Coping with Depression in the Church with Matt Rogers Part VI
A guest post by Matt Rogers, a good friend, author of When Answers Aren’t Enough and Losing God; and pastor at [nlcf]. This entry is part of the Coping with Depression Series.
“WHEN GOD IS THE PROBLEM“
Not as simple as an easy answer
Well-meaning, but simple minded, Christians often offer glib advice for people battling depression. “Jesus is the answer!” “Give glory to God!” “If you feel far from God, guess who moved?” I heard all of those infamous expressions during my four-year bout with darkness. The problem for me was that turning to God only intensified the pain. Far from the heavenly peace my brothers and sisters in Christ promised, devotion brought further misery.
“Why won’t God answer me?”
Depression breeds confusion. The victim’s mind, so taxed by its despair, can hardly think clearly at all. For the Christian, this usually means wallowing in doubts about God because the brain can’t reason its way to faith. The pain of depression is too excruciating, the mind too foggy, too exhausted. When the depressed soul reaches out to God, he or she is often met with a piercing silence out of heaven that only adds to the despair: Why won’t God answer me? Why has he abandoned me? Does he not love me? These questions were made all the more poignant for me by a fear that God had hardened my heart and condemned me to hell. For four years, I lived under constant threat of eternal judgment.
“Give glory to God!” one friend told me. How? By burning in hell forever?
What to do when faith complicates things
Let’s face it: sometimes faith makes the situation worse. What can we do to survive the sense that God himself is the problem?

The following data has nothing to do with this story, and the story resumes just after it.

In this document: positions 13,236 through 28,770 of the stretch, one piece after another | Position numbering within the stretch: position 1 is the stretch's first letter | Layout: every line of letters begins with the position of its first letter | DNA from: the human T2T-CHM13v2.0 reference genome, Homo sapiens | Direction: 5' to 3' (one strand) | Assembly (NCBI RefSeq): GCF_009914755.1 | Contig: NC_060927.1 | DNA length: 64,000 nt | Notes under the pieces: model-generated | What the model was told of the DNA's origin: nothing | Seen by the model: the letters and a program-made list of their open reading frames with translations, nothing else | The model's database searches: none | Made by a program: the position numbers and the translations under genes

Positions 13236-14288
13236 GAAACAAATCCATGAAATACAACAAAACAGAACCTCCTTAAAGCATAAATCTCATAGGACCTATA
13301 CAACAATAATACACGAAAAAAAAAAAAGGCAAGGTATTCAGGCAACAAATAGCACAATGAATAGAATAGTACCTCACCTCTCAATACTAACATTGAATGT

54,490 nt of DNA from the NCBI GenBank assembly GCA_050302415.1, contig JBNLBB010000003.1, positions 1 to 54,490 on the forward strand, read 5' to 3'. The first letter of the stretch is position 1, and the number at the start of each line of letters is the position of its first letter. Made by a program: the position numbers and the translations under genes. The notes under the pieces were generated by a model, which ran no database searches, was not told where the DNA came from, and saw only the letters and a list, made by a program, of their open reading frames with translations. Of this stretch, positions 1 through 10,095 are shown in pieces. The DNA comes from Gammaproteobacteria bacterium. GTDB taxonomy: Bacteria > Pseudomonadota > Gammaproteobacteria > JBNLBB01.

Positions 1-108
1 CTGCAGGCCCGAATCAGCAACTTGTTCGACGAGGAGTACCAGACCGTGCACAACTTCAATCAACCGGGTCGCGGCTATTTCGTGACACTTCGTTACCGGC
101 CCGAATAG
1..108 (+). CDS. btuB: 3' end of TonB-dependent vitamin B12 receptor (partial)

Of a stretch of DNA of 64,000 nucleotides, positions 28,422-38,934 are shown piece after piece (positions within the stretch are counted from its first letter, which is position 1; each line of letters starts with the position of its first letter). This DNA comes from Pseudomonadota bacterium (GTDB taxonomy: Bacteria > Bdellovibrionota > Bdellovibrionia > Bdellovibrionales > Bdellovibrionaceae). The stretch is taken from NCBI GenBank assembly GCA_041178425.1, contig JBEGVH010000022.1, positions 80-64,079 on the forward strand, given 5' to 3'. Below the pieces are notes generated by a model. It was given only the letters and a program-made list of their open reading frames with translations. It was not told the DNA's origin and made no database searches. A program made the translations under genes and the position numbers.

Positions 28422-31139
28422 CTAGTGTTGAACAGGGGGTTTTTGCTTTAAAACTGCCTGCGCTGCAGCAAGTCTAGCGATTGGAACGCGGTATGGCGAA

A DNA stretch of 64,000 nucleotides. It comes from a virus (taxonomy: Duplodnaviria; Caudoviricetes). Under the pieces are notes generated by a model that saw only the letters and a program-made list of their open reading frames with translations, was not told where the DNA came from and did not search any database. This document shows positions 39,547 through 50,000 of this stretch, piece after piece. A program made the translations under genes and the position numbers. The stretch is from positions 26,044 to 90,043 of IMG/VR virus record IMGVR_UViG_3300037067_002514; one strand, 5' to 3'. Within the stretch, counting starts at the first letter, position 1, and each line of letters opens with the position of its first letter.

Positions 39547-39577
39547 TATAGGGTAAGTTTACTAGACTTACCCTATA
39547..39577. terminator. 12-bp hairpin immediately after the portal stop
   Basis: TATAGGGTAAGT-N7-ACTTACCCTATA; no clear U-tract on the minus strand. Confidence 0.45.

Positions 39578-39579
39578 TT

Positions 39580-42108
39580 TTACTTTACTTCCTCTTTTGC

- Surround yourself with understanding Christians. They do not have to “understand” your struggle, but they must be “understanding.” Such people are quick to listen and show compassion. They are slow to speak and are well aware that mindless bumper sticker platitudes seldom solve complex problems. They know that “Jesus is the answer!” is not the answer.
- Sing in hope. Since I couldn’t very well sing “Jesus loves me, this I know” when feeling he had rejected me, I instead sang worship songs in church with the hope that one day I could sing them sincerely. Sometimes I would pray before a song, “God, help me one day mean this.” This routine made worship services bearable.
- Tell God how much it sucks. Don’t hold back. Let him know how you feel. Throw at him the full weight of your grief and anger. If you can’t quite find the words to speak (or yell), try praying the Book of Lamentations or the Book of Job from the Bible. Above all, be honest with God. He can handle it.
- Get a copy of Philip Yancey’s book, Disappointment with God. (I won’t complain if you also pick up a copy of my book, Losing God: Clinging to Faith Through Doubt and Depression.) You’ll get no simple, silly platitudes from Yancey. Just well reasoned wisdom from one of Christianity’s best minds on the problem of pain.
- And of course—and perhaps I should have listed this one first—see a doctor. It may be that the depression will have to subside before you can sense God clearly again. Medication may be in order.
I’d love to hear what works for other people. Add your comments below.
|Matt Rogers is co-pastor of New Life Christian Fellowship [nlcf] at Virginia Tech. He is the author of When Answers Aren’t Enough: Experiencing God as Good When Life Isn’t (Zondervan, 2008) and Losing God: Clinging to Faith Through Doubt and Depression (InterVarsity, 2008). Learn more about his writings and his blog at his website.|